The SEC has set sights on its next crypto enforcement target—”governance token.”
The agency’s Jan. 20 lawsuit accuses a trader of violating federal securities laws by manipulating the price of Mango Markets’ governance token, MNGO. Such tokens, which have become increasingly popular, give the holder the right to vote on changes to a blockchain organization that issued the token.
The case illustrates that governance tokens aren’t immune from the agency’s aggressive efforts to regulate crypto markets. It could also serve as a reference for other crypto projects on how to structure their governance models.
“This is the most amount of ink that has been spilled around governance and applying the SEC’s views about governance to a specific set of facts,” Willkie Farr & Gallagher LLP partner Justin Browder said.
The Securities and Exchange Commission alleged the MNGO token is a security. But what cryptocurrency is a security that would be under the SEC’s enforcement jurisdiction is a heated, ongoing legal discussion.
The complaint makes clear the agency’s view that governance rights don’t carry much weight in its analysis if token holders aren’t actually engaged in the group’s operations.
The SEC is indicating that “just because you call a governance token a governance token does not mean that it’s not a security,” Nelson Mullins Riley & Scarborough LLP partner Arina Shulga said.
The case also illustrates how crypto can get entangled in the web of federal oversight. The SEC’s complaint came less than two weeks after the defendant, Avraham Eisenberg, was sued by another regulator, the Commodity Futures Trading Commission (CFTC), over the same scheme.
‘Efforts of Others’
Eisenberg allegedly used two Mango Markets accounts to artificially inflate the price of Mango perpetual swaps, which are a type of futures contract, and prop up the price of MNGO tokens.
He used the swaps to borrow, and then withdraw, $116 million worth of crypto assets from Mango Markets, a crypto trading platform that is run by Mango DAO, the SEC said. A DAO is a “decentralized autonomous organization,” which runs on blockchain technology and is designed to have no central governing body.
Eisenberg later negotiated a deal to return about $57 million worth of assets to the Mango DAO, according to the SEC. Eisenberg couldn’t be reached for comment.
To determine whether a digital asset is a security, regulators use the Howey Test, which dates from a 1946 Supreme Court ruling. The test considers whether there was an investment of money in a common enterprise with an expectation of profits derived from the efforts of others.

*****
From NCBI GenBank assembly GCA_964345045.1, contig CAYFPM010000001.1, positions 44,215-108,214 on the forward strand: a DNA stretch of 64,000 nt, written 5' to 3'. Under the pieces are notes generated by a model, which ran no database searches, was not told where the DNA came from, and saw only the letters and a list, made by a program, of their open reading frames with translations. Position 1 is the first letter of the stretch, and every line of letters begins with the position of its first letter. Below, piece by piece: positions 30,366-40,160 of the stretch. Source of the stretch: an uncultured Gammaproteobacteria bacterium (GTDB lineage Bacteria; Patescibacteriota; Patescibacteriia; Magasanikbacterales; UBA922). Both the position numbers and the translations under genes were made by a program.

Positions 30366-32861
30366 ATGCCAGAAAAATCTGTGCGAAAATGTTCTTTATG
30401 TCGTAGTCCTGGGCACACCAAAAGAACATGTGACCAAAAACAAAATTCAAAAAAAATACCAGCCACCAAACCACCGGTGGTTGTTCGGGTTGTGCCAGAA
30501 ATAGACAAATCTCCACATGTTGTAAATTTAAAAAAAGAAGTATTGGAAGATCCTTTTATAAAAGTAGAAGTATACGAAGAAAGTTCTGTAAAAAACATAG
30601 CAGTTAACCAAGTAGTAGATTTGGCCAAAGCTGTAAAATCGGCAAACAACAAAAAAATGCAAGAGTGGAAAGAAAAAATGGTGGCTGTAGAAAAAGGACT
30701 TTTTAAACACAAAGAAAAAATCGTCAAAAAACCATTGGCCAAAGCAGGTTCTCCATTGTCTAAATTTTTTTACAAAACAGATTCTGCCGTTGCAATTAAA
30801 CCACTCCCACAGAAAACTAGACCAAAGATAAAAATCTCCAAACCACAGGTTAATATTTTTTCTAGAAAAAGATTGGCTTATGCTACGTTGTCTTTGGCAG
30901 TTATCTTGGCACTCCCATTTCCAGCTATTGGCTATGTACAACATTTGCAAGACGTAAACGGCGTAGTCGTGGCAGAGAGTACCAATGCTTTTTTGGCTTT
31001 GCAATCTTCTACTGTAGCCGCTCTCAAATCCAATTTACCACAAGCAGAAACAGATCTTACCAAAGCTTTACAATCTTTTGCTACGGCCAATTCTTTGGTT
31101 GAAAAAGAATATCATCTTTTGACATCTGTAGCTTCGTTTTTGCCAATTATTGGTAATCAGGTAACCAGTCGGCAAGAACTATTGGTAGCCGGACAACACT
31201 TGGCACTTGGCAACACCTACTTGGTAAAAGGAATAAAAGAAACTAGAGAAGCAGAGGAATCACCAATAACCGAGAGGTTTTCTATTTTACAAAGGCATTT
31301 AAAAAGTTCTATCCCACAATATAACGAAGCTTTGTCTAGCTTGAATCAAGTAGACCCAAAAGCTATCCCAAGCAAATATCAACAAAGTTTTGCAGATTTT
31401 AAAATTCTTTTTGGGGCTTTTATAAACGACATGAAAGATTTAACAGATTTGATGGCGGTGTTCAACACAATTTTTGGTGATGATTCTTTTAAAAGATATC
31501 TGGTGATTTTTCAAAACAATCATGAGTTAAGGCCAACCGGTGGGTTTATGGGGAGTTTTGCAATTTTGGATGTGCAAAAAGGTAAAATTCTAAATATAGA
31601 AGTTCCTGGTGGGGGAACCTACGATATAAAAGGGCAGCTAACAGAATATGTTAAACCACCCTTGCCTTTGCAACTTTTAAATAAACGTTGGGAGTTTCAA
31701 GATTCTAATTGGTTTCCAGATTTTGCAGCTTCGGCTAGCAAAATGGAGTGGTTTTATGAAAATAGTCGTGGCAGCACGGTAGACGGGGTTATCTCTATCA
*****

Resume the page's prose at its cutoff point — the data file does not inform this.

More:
The last part—derived from the efforts of others—is typically a focus in crypto cases.
Crypto firms often argue their tokens are decentralized, and not dependent on central leadership decision-making “efforts.” A view among some token issuers is that attaching governance rights to tokens—and giving people a say in how a project is run—makes that argument stronger.
But the SEC argued that governance rights in MNGO tokens, which were issued to thousands of people around the world, are illusory.
Mango token holders have to send in “executable code” to suggest a governance proposal, and not all holders likely had the technical skill to do so, the SEC said. Votes were also dominated by the creators of Mango Markets, the agency said.
That means, in the SEC’s view, people who held MNGO tokens were relying on “others”—namely, Mango’s creators—to drive value.
The SEC is suggesting that “if you design a governance system that doesn’t facilitate widespread governance—actual widespread governance by lots of different token holders—it’s sort of useless in the sense of defeating the Howey analysis,” said Browder, who co-leads Willkie’s digital works practice.
In alleging that MNGO token holders expected profits from the efforts of others, the SEC also said people could earn the tokens as a reward for making contributions to liquidity pools on the Mango Markets platform. MNGO token holders could also earn interest on their tokens, the SEC said.
The lawsuit comes amid ongoing consideration in Congress as to which of the top market regulators, the SEC or the CFTC, should take the lead on crypto oversight.
SEC chair Gary Gensler has already said he thinks most digital assets are securities that fall under his agency’s jurisdiction. But some inside the crypto industry are pushing to give the CFTC, which regulates derivatives markets, more power to regulate crypto assets. Rules around commodities and their financial derivatives are seen as less onerous.
“Both are clearly interested in regulating crypto,” Ballard Spahr LLP attorney Tyler Cobb said.
The CFTC’s complaint accused Eisenberg of manipulating the price of swaps contracts offered by Mango Markets. The US attorney in Manhattan has also charged the 27-year old trader with commodities fraud and manipulation.
While alleging violations of different laws, the CFTC and SEC complaints don’t directly contradict one another.
The SEC is focused on manipulation of the MNGO token. The CFTC’s attention was on the swap relationship.
The CFTC alleged USDC, a stablecoin whose value is pegged to the US dollar, and certain other digital assets involved in Eisenberg’s scheme are commodities. The CFTC complaint doesn’t take an explicit position on whether MNGO is a security or commodity. But the agency might have to take a position on it before the case is over.
“We might wind up in a situation where we have the same fact pattern, two agencies reaching for jurisdiction, and one agency may win over the other for jurisdiction,” Willkie Farr partner and former CFTC attorney Neal Kumar said.
The case “certainly highlights the need for greater clarity in what is and isn’t a security,” Kumar said.